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pluma::Provider Class Reference

Interface to provide applications with objects from plugins. More...

#include <Provider.hpp>

List of all members.

Public Member Functions

virtual ~Provider ()
 Destructor.
virtual unsigned int getVersion () const =0
 Get provider version.
bool isCompatible (const Host &host) const
 Check compatibility with host.

Friends

class Host

Detailed Description

Interface to provide applications with objects from plugins.

The plugin specific implementations are unknown at the host side, only their shared interfaces are known. Then, host app needs a generic way of create interface objects. That's what provider classes are for. It is the factory design pattern (http://www.oodesign.com/factory-pattern.html)

Shared interfaces define their provider types (by inheriting from pluma::Provider). Hosts then use those tipes to get objects from the plugins. Plugins derive the shared interface providers so that they can provide host with specific implementations of the shared interface. Those specific providers are given to the host through a connect function.

Example: A host app uses objects of type Device. A certain plugin defines a Keyboard, witch is a Device. The Host will use DeviceProviders to create objects of type Device. The plugin will provide host specifically with a KeyboardProvider. Other plugins may provide host with other derived DeviceProvider types.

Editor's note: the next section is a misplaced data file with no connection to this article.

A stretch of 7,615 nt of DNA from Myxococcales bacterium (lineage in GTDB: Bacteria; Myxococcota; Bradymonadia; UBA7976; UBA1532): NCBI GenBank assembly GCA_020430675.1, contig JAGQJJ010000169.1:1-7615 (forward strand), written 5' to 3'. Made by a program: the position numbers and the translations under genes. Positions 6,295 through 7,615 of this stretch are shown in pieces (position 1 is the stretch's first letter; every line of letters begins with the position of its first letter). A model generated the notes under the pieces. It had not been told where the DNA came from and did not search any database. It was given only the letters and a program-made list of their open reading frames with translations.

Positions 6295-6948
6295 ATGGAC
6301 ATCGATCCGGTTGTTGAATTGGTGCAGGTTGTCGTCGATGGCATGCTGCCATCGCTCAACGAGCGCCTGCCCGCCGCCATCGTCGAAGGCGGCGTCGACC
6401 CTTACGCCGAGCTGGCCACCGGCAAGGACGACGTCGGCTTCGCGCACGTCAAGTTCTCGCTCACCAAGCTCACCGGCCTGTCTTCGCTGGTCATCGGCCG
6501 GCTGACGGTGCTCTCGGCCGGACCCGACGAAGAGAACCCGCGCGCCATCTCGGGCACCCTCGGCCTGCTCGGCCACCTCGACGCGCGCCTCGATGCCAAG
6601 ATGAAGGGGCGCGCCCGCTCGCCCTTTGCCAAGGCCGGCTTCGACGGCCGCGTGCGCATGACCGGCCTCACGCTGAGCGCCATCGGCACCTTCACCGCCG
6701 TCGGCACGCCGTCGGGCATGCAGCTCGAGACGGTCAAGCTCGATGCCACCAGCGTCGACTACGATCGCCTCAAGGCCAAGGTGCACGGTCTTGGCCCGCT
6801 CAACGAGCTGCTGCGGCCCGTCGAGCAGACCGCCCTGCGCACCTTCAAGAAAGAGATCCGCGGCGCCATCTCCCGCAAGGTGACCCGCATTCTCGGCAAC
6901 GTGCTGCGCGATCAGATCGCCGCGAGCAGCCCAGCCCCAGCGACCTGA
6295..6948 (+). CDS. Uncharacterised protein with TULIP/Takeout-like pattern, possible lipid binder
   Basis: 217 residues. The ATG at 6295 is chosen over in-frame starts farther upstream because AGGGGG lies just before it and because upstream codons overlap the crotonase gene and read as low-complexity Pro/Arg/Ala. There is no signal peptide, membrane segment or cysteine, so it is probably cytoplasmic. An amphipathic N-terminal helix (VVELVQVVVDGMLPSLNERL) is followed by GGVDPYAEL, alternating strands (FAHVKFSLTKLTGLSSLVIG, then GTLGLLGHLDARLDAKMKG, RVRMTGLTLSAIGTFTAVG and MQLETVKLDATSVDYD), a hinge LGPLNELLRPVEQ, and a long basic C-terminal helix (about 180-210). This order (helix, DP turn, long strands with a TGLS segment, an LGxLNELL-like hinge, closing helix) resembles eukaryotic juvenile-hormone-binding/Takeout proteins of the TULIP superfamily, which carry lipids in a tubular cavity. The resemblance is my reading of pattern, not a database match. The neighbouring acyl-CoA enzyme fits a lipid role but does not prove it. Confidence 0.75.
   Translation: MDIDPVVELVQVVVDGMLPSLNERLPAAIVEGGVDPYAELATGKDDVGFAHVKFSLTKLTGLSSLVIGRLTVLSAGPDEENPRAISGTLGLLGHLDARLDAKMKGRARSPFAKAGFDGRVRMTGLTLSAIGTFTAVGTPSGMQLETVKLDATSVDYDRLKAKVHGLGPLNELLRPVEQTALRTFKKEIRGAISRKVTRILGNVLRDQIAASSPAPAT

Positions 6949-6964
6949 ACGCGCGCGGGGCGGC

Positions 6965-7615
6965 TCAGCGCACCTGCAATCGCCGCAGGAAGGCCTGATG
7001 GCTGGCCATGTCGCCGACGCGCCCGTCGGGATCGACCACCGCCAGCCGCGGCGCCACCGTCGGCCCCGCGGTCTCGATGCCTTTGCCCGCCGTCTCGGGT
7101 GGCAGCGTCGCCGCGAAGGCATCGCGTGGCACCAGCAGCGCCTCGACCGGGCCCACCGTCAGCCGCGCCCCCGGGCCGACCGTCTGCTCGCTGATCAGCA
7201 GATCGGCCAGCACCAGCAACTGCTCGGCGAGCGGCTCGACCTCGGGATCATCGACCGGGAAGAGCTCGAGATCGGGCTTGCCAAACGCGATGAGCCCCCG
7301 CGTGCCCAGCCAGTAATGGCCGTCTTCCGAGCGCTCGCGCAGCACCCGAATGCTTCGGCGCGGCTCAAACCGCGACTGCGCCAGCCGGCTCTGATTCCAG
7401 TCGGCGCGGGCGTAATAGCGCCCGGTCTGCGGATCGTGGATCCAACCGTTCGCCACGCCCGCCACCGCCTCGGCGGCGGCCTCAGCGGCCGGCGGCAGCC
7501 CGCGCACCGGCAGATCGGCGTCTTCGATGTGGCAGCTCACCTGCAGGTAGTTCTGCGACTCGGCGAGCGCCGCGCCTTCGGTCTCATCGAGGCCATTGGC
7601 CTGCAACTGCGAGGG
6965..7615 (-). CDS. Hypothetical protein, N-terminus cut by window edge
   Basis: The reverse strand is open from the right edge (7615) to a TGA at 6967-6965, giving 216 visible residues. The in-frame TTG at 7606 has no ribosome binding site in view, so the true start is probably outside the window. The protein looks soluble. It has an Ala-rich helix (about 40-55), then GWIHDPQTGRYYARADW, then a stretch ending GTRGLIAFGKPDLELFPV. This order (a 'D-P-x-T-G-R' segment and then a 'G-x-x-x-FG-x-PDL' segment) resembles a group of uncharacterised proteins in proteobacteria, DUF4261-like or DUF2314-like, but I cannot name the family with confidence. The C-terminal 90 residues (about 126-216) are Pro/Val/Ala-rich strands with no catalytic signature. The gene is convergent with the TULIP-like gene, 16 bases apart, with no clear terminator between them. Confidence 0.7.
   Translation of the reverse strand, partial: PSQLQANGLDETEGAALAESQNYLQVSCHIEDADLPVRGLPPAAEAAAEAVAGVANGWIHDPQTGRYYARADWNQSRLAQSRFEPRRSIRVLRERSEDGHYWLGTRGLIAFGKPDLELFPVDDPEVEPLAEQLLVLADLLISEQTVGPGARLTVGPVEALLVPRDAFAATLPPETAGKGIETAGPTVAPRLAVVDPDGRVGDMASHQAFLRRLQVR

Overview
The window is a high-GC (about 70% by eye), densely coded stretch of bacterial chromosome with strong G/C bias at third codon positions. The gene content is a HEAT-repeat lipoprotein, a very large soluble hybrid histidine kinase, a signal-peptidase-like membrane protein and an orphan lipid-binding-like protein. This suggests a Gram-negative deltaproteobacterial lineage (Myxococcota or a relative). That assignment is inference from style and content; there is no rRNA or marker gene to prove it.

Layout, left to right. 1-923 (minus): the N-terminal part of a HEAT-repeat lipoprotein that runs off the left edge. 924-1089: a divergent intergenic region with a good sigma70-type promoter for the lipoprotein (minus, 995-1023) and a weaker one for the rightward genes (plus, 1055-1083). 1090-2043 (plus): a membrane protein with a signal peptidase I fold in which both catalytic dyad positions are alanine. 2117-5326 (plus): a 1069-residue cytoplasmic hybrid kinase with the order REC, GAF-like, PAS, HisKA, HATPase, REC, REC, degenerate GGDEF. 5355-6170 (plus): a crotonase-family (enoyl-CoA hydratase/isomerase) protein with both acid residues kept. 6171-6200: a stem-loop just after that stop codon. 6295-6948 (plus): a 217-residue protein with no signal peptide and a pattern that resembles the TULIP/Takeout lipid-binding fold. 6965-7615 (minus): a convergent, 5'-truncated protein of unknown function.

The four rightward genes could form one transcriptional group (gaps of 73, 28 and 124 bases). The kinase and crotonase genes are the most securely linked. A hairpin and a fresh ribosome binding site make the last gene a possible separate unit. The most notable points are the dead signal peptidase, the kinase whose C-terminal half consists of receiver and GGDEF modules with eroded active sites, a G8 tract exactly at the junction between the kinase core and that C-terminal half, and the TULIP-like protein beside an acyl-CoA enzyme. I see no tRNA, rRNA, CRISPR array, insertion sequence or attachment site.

Device hpp (shared):

 #include <Pluma/Pluma.hpp>
 class Device{
 public:
     virtual std::string getDescription() const = 0;
 };
 // create DevicedProvider class
 PLUMA_PROVIDER_HEADER(Device);

Device cpp (shared):

 #include "Device.hpp"
 generate DevicedProvider with version 6, and compatible with at least v.3
 PLUMA_PROVIDER_SOURCE(Device, 6, 3);


Keyboard code on the plugin side:

 #include <Pluma/Pluma.hpp>
 #include "Device.hpp"

 class Keyboard: public Device{
 public:
     std::string getDescription() const{
         return "keyboard";
     }
 };

 // create KeyboardProvider, it implements DeviceProvider
 PLUMA_INHERIT_PROVIDER(Keyboard, Device);

plugin connector:

 #include <Pluma/Connector.hpp>
 #include "Keyboard.hpp"

 PLUMA_CONNECTOR
 bool connect(pluma::Host& host){
     // add a keyboard provider to host
     host.add( new KeyboardProvider() );
     return true;
 }

Host application code:

 #include <Pluma/Pluma.hpp>

 #include "Device.hpp"
 #include <iostream>
 #include <vector>

 int main(){

     pluma::Pluma plugins;
     // Tell plugins manager to accept providers of the type DeviceProvider
     plugins.acceptProviderType<DeviceProvider>();
     // Load library "standard_devices" from folder "plugins"
     plugins.load("plugins", "standard_devices");

     // Get device providers into a vector
     std::vector<DeviceProvider*> providers;
     plugins.getProviders(providers);

     // create a Device from the first provider
     if (!providers.empty()){
         Device* myDevice = providers.first()->create();
         // do something with myDevice
         std::cout << device->getDescription() << std::endl;
         // and delete it in the end
         delete myDevice;
     }
     return 0;
 }

Definition at line 42 of file Provider.hpp.


Constructor & Destructor Documentation

virtual pluma::Provider::~Provider ( ) [virtual]

Destructor.


Member Function Documentation

virtual unsigned int pluma::Provider::getVersion ( ) const [pure virtual]

Get provider version.

Returns:
Version number.
bool pluma::Provider::isCompatible ( const Host host) const

Check compatibility with host.

The same provider may be compiled with different versions on host side and on plugins side. This function checks if a plugin provider is compatible with the current version of the same provider type on the host side.

Parameters:
hostHost, proxy of host application.
Returns:
True if it's compatible with host.

The documentation for this class was generated from the following file: